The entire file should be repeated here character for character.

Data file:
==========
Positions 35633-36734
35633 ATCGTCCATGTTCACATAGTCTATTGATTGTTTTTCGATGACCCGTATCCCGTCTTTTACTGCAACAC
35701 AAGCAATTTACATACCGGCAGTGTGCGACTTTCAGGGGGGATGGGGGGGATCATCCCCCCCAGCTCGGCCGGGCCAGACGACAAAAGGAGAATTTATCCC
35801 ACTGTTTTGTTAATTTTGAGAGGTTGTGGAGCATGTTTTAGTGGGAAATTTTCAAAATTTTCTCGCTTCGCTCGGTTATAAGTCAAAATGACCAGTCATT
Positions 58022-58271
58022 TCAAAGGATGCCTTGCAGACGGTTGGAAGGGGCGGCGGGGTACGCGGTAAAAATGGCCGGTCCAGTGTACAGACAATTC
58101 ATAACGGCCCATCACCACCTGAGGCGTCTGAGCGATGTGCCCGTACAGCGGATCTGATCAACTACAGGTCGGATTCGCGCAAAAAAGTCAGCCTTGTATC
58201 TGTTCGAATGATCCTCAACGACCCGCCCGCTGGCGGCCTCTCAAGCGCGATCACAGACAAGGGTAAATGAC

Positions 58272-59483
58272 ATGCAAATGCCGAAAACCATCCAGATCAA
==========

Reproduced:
Positions 35633-36734
35633 ATCGTCCATGTTCACATAGTCTATTGATTGTTTTTCGATGACCCGTATCCCGTCTTTTACTGCAACAC
35701 AAGCAATTTACATACCGGCAGTGTGCGACTTTCAGGGGGGATGGGGGGGATCATCCCCCCCAGCTCGGCCGGGCCAGACGACAAAAGGAGAATTTATCCC
35801 ACTGTTTTGTTAATTTTGAGAGGTTGTGGAGCATGTTTTAGTGGGAAATTTTCAAAATTTTCTCGCTTCGCTCGGTTATAAGTCAAAATGACCAGTCATT
Positions 58022-58271
58022 TCAAAGGATGCCTTGCAGACGGTTGGAAGGGGCGGCGGGGTACGCGGTAAAAATGGCCGGTCCAGTGTACAGACAATTC
58101 ATAACGGCCCATCACCACCTGAGGCGTCTGAGCGATGTGCCCGTACAGCGGATCTGATCAACTACAGGTCGGATTCGCGCAAAAAAGTCAGCCTTGTATC
58201 TGTTCGAATGATCCTCAACGACCCGCCCGCTGGCGGCCTCTCAAGCGCGATCACAGACAAGGGTAAATGAC

Positions 58272-59483
58272 ATGCAAATGCCGAAAACCATCCAGATCAA